Respond – This is relating at a higher level. After feeling with the person, it’s time to decide if there is more to learn. Perhaps ask if the other person would like to share more or if you feel equipped, ask if they would like some help to solve the challenge. But don’t go into problem-solving without asking permission first, as the other party may not want ideas. If they welcome the opportunity, batting around some ideas may provide some hope and initial peace. Finally, when some closure and peace have been restored, it can be helpful to redirect to a new topic. Possibilities may include saying, “I’m off to the water cooler” if you’re at work or “any interesting weekend plans?” which could apply to almost anyone. Or, it might be better to say nothing more and just let the other party stay in their space to process their thoughts and feelings. There is no cookie-cutter formula, and it is ok to experiment and even admit that you’re not quite sure how to respond.

Acknowledging and showing others’ thoughts and feelings matter helps stop the cycle of repeating stories so others can move beyond feeling stuck. Hearing what others are communicating intellectually and emotionally is empathy in practice. It helps to recognize communication verbally, through body language, and behaviorally. Empathy requires a genuine interest in the other person and applying the platinum rule. Remember what Mr. Rogers would do to slow down, deeply listen and treat everyone like a VIP. Get curious, ask questions, listen without judging and then check to be sure you understand and respond for some initial resolve. Life is too short for thermostat wars, misunderstood employees, and not making the most of our time on this planet with family and friends. Let’s change the dialogue to heal and transform our planet.

How to Become Part of the GREAT RETENTION

How to Become Part of the GREAT RETENTION

by Doni Landefeld, Ph.D. 

Advanced Certified Personal and Executive Coach
Certified Positive Intelligence Coach
EQ-i 2.0 and EQ360 Certified

June 2022

We’ve made the concept of Leadership into something bigger than it needs to be. The never-ending research, books, theories, programs and courses are testament to this. And week after week, the struggles of leading come up in my sessions with clients. Please don’t get me wrong, I’m not suggesting to have all the answers and certainly, I have had my share of “learning experiences” in different leadership roles. Though there are some things I know to be true and effective that have resulted in home runs (measured through engagement and fulfillment).

Everyone leads at some point or another in their sphere of influence at work, home or in their community. Mastery of personal leadership is of course critical. We can only go as far with others as we’re willing to be honest and open in our own awareness, acceptance and willingness to learn and grow. And there are some basics of leadership that transcend every situation and challenge to which I offer my basic definition of Leadership:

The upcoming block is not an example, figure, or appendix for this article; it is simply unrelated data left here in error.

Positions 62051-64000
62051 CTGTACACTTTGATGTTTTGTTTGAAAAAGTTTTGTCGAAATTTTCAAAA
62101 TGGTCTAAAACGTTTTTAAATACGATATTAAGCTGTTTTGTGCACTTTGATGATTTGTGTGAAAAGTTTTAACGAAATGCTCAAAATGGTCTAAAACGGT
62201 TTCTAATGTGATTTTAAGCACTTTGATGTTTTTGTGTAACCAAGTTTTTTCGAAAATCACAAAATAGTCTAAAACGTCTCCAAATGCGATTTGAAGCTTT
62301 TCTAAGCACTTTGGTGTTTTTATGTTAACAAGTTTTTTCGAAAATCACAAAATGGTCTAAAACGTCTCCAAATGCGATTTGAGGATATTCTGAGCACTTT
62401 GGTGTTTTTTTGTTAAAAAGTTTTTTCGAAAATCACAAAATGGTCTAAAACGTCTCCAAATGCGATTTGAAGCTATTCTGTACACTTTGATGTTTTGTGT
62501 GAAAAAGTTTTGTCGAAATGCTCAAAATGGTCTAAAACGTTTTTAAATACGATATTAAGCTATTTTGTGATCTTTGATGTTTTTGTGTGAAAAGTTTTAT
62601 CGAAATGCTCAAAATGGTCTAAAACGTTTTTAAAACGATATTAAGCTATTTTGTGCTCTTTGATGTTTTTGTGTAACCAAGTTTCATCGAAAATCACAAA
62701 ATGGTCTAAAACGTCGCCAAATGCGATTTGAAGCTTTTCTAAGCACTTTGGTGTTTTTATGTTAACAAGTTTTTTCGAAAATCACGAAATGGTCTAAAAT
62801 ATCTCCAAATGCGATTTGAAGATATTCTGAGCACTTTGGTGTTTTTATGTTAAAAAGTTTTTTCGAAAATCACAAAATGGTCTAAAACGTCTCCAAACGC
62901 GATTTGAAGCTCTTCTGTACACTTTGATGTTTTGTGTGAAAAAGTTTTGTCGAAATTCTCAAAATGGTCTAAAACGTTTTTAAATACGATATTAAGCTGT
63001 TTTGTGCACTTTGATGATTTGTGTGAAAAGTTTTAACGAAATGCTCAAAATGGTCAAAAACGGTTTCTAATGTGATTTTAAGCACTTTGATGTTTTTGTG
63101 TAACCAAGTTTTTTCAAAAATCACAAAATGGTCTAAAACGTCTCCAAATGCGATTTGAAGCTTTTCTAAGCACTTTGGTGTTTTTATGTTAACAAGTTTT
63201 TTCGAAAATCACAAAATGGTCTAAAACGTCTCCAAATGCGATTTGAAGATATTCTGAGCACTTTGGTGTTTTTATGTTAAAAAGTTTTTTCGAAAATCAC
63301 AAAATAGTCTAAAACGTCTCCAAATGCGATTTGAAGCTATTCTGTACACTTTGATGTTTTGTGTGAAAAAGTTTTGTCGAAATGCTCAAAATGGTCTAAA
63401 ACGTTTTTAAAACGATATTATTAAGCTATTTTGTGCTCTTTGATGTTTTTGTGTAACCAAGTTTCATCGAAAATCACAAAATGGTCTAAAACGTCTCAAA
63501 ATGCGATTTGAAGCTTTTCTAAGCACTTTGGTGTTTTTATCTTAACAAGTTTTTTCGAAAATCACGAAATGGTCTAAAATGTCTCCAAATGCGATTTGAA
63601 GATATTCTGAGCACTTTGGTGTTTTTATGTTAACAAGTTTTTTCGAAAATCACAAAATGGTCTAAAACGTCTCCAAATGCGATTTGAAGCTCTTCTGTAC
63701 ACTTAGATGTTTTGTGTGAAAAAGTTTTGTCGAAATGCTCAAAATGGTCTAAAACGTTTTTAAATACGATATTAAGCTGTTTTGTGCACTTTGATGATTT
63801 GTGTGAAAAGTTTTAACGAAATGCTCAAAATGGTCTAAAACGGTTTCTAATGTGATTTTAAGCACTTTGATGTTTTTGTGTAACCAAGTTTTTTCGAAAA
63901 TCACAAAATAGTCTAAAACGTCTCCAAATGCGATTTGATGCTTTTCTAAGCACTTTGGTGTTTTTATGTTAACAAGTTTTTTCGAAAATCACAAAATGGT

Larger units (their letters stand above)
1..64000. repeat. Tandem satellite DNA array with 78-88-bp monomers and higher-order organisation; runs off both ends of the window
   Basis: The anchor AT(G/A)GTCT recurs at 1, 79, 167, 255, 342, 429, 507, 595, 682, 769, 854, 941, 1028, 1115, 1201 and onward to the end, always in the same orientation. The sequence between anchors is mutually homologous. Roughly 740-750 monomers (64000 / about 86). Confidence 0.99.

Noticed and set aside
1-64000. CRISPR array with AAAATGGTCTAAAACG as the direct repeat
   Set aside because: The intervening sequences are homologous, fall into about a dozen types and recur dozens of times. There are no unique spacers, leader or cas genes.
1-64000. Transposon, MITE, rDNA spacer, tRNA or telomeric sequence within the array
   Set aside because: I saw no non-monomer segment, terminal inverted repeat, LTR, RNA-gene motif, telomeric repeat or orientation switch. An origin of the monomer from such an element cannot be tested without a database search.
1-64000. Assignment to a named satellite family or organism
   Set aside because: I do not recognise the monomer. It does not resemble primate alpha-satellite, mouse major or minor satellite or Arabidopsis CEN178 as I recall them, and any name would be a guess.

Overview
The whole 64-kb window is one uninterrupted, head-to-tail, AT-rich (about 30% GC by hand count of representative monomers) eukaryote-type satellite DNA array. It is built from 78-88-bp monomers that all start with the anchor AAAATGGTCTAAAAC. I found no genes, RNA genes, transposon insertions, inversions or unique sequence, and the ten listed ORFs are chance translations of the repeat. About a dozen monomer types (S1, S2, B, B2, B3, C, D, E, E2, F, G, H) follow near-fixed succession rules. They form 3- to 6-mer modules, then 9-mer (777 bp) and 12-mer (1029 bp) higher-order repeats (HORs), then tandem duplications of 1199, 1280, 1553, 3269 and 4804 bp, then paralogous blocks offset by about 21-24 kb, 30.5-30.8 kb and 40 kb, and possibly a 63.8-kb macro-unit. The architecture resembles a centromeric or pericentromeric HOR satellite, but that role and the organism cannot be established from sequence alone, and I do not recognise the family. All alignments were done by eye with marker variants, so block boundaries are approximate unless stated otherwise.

Giving of ourselves to bring out the best in others for a positive outcome – Doni Landefeld

Leadership doesn’t need to be a big, scary, abstract, difficult concept. There are some basics that transcend time. Sometimes the old ways are the best.

Here are 10 basics you may incorporate immediately to get higher engagement and sustain happiness amongst your staff. It all begins with the mastery of personal leadership – giving of yourself to bring out the best in others…

Top 10: Ways to Lead by Example

Good leaders must lead by example. Through their actions, which are aligned with what they say, they become a person others want to follow. When leaders say one thing but do another, they erode trust, a critical element of productive leadership. Here are 10 of the dozens of ways to lead by example.

  1. Take responsibility. Blame costs you your credibility, keeps team members on the defensive and ultimately sabotages real growth.
  2. Be truthful. Inaccurate representation affects everyone. Show that honesty really IS the best policy.
  3. Be courageous. Walk through fire (a crisis) first. Take calculated risks that demonstrate commitment to a larger purpose.
  4. Acknowledge failure. It makes it OK for your team to do the same and defines failure as part of the process of becoming extraordinary.
  5. Be persistent. Try, try again. Go over, under or around any hurdles to show that obstacles don’t define your company or team.
  6. Create solutions. Don’t dwell on problems, instead be the first to offer solutions and then ask your team for more.
  7. Listen. Ask questions. Seek to understand. You’ll receive valuable insights and set a tone that encourages healthy dialogue.
  8. Delegate liberally. Encourage an atmosphere in which people can focus on their core strengths.
  9. Take care of yourself. Exercise, don’t overwork, take a break. A balanced team, mentally and physically, is a successful team. Model it, encourage it, support it!
  10. Roll up your sleeves. Like Alexander the Great leading his men into battle, you’ll inspire greatness in your company.

If you’re feeling stuck, curious, or might benefit from accountability and more ideas, let’s connect! Click the button below to schedule your complimentary strategy session and come to the call with a challenge or opportunity!